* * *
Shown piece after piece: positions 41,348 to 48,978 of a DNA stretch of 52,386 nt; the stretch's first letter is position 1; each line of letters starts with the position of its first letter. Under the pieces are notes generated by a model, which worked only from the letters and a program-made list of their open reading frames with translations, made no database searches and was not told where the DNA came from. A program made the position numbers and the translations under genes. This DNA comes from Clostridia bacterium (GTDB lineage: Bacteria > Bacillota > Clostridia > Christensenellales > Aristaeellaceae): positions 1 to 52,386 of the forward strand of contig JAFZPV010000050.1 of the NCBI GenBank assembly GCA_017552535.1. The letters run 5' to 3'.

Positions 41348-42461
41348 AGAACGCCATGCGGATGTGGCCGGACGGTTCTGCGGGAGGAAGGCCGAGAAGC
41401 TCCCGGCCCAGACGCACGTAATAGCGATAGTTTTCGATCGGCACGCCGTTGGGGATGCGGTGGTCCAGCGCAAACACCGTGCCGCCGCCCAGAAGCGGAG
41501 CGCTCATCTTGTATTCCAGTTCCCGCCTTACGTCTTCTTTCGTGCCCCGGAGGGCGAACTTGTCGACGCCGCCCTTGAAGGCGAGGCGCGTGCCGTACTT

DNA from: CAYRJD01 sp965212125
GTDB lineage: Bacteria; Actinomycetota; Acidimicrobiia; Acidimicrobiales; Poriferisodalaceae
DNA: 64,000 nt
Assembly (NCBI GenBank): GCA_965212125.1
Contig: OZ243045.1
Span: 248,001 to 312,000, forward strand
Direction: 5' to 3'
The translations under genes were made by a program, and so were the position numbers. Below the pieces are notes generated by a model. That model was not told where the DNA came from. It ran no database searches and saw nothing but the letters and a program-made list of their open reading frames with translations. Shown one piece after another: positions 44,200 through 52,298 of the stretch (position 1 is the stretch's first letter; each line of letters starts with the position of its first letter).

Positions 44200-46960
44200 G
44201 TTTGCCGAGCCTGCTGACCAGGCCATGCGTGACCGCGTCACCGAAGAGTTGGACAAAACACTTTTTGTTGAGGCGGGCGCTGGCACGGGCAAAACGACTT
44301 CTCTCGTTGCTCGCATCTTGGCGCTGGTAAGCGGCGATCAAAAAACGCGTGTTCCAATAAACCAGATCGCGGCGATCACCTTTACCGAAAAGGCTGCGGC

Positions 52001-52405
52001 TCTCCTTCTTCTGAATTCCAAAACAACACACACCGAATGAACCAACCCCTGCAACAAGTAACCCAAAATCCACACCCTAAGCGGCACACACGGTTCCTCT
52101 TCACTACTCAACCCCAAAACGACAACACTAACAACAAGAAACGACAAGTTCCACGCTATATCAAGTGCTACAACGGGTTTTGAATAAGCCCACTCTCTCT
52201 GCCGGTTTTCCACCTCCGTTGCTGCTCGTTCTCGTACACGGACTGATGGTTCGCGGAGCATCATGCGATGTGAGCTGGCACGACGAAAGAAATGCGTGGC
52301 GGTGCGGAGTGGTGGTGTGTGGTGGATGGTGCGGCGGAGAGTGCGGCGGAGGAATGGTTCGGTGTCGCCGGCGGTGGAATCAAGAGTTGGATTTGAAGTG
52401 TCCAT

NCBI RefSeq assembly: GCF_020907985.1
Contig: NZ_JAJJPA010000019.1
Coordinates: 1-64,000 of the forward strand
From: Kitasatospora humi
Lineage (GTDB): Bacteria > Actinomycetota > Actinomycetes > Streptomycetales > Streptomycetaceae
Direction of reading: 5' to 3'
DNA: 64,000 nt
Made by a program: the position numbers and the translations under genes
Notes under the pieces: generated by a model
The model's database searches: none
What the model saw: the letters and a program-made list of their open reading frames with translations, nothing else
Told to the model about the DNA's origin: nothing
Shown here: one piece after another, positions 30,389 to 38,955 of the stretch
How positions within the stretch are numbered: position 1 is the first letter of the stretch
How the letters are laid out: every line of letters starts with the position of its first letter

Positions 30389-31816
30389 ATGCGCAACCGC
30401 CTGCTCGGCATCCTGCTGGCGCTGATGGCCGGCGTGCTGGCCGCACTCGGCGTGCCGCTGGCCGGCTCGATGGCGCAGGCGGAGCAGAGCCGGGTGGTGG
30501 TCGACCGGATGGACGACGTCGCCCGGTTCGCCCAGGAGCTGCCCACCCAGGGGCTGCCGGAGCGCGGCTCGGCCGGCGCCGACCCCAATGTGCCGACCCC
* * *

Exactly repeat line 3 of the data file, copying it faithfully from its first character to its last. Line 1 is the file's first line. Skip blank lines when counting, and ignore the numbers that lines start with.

41348 AGAACGCCATGCGGATGTGGCCGGACGGTTCTGCGGGAGGAAGGCCGAGAAGC